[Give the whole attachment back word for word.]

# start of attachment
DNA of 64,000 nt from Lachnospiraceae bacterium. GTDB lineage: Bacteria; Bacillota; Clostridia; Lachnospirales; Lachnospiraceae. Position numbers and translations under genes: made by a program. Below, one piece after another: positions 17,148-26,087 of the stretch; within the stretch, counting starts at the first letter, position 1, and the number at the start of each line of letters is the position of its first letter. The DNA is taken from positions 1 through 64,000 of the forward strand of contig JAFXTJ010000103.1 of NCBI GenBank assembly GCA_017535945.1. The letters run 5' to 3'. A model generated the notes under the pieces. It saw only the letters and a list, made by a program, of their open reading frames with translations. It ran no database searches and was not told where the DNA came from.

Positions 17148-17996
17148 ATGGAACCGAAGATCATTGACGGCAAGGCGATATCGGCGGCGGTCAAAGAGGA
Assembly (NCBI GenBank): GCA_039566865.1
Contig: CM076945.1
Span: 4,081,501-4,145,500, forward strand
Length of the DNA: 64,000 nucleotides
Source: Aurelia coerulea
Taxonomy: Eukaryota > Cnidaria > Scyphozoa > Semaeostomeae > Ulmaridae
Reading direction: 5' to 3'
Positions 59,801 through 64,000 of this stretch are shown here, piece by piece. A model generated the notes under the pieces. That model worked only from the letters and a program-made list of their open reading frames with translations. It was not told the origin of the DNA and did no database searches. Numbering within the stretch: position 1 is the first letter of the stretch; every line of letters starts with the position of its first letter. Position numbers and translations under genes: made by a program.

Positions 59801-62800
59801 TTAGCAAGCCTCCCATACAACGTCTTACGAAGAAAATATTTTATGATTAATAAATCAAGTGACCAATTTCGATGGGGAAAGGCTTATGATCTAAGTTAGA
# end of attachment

DNA of 64,000 nt from Lachnospiraceae bacterium. GTDB lineage: Bacteria; Bacillota; Clostridia; Lachnospirales; Lachnospiraceae. Position numbers and translations under genes: made by a program. Below, one piece after another: positions 17,148-26,087 of the stretch; within the stretch, counting starts at the first letter, position 1, and the number at the start of each line of letters is the position of its first letter. The DNA is taken from positions 1 through 64,000 of the forward strand of contig JAFXTJ010000103.1 of NCBI GenBank assembly GCA_017535945.1. The letters run 5' to 3'. A model generated the notes under the pieces. It saw only the letters and a list, made by a program, of their open reading frames with translations. It ran no database searches and was not told where the DNA came from.

Positions 17148-17996
17148 ATGGAACCGAAGATCATTGACGGCAAGGCGATATCGGCGGCGGTCAAAGAGGA
Assembly (NCBI GenBank): GCA_039566865.1
Contig: CM076945.1
Span: 4,081,501-4,145,500, forward strand
Length of the DNA: 64,000 nucleotides
Source: Aurelia coerulea
Taxonomy: Eukaryota > Cnidaria > Scyphozoa > Semaeostomeae > Ulmaridae
Reading direction: 5' to 3'
Positions 59,801 through 64,000 of this stretch are shown here, piece by piece. A model generated the notes under the pieces. That model worked only from the letters and a program-made list of their open reading frames with translations. It was not told the origin of the DNA and did no database searches. Numbering within the stretch: position 1 is the first letter of the stretch; every line of letters starts with the position of its first letter. Position numbers and translations under genes: made by a program.

Positions 59801-62800
59801 TTAGCAAGCCTCCCATACAACGTCTTACGAAGAAAATATTTTATGATTAATAAATCAAGTGACCAATTTCGATGGGGAAAGGCTTATGATCTAAGTTAGA